British Judge Vanessa Baraitser rejected a U.S. request to extradite WikiLeaks founder Julian Assange on Monday, ruling that while Assange and his lawyers had failed to show the U.S. espionage charges were politically motivated or prohibited by First Amendment press freedoms, Assange faced a significant suicide risk if transferred to a U.S. prison.
Assange is "a depressed and sometimes despairing man" who has the "intellect and determination" to circumvent any suicide prevention procedures enacted by U.S. prison authorities, Baraitser said at Monday's hearing. "Faced with conditions of near total isolation," she added, "I am satisfied that the procedures (outline by U.S. authorities) will not prevent Mr. Assange from finding a way to commit suicide." Assange has been in jail, out on bail, or in hiding in Ecuador's London embassy since 2010.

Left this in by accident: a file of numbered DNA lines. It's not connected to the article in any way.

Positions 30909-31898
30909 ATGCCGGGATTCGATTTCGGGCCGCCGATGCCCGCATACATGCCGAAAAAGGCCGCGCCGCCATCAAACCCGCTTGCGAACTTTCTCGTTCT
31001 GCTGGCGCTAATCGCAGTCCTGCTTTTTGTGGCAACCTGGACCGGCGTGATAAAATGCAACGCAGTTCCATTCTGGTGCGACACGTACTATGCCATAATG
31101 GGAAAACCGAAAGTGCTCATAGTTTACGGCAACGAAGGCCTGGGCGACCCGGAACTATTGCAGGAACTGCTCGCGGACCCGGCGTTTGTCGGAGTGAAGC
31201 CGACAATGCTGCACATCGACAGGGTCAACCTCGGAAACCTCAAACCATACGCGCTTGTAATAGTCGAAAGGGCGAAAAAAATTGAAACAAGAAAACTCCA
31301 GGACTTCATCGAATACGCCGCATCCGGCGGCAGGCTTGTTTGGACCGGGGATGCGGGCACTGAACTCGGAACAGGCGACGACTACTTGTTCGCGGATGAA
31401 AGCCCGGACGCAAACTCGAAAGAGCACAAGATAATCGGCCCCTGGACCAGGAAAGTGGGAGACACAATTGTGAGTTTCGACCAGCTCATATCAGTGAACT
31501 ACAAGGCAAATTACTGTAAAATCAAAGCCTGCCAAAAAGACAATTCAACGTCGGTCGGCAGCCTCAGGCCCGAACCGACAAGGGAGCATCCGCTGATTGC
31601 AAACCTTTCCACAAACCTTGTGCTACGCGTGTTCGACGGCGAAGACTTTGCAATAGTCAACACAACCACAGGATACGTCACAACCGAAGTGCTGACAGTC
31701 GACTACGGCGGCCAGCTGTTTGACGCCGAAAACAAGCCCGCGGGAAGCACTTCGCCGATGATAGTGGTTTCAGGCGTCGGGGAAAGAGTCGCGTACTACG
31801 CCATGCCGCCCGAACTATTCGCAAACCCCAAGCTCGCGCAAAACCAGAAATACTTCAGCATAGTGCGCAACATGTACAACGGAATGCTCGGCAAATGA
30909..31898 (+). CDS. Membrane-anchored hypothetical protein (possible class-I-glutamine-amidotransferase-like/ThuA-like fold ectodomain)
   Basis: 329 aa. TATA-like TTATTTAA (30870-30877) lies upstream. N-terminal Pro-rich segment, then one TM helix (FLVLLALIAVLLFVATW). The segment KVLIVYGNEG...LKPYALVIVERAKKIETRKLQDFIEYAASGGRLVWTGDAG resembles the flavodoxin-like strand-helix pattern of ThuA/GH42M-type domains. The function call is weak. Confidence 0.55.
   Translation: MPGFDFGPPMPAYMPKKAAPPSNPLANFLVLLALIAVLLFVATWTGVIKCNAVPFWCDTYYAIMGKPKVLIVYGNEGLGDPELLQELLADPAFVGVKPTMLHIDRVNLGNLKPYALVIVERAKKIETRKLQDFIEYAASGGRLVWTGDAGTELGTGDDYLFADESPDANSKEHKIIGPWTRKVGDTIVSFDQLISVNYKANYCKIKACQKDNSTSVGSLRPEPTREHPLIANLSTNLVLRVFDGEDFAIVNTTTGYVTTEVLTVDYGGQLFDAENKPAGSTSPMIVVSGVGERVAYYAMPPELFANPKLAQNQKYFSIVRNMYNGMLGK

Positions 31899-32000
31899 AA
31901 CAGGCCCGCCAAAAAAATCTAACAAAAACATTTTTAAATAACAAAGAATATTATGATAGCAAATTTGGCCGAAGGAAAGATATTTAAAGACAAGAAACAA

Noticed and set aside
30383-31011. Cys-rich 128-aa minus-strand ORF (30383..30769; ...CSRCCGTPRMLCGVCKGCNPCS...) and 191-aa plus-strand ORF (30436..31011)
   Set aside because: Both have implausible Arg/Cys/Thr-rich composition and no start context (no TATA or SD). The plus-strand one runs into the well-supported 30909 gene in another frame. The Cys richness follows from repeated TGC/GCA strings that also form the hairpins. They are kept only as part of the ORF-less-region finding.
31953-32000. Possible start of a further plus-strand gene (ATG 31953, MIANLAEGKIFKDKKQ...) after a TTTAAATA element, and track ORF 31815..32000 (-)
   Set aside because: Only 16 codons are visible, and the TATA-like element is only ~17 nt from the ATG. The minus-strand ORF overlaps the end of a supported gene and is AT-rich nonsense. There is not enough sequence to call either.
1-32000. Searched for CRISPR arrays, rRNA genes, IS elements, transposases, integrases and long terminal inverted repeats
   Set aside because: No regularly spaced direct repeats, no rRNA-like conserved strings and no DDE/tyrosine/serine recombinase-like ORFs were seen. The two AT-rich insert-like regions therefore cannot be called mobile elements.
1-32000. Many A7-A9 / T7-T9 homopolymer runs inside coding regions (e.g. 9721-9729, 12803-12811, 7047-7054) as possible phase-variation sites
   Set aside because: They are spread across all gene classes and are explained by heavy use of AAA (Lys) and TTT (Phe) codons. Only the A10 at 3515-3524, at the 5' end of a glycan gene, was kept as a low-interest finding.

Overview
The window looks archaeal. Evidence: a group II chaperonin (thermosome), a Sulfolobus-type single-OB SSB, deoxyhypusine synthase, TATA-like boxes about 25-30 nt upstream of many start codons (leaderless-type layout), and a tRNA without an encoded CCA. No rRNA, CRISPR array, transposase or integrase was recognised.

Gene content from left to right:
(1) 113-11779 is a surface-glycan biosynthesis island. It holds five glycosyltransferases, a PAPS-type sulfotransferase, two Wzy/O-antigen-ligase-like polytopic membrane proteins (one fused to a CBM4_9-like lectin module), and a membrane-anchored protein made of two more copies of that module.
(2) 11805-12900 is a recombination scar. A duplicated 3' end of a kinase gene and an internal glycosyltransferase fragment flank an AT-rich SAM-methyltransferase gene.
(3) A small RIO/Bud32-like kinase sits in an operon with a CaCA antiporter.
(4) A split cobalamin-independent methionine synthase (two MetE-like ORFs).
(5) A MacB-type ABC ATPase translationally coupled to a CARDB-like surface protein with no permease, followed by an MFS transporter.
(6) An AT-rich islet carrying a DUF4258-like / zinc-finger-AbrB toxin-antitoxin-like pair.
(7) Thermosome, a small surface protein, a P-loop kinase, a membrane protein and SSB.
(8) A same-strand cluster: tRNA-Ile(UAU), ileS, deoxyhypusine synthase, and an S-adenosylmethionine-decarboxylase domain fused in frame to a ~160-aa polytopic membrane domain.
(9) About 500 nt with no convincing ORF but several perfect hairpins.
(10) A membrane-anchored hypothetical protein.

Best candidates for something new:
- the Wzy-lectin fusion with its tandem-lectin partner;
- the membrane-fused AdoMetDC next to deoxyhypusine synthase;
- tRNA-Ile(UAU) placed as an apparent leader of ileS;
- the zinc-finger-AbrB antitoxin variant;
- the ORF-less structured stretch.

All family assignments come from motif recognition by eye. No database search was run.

The U.S. has charged Assange, 49, with 17 charges of espionage and one charge of hacking military computers for WikiLeaks' publishing of military and diplomatic communications stolen by Chelsea Manning. The charges carry a maximum sentence of 175 years in jail. The Justice Department said it will appeal Baraitser's ruling.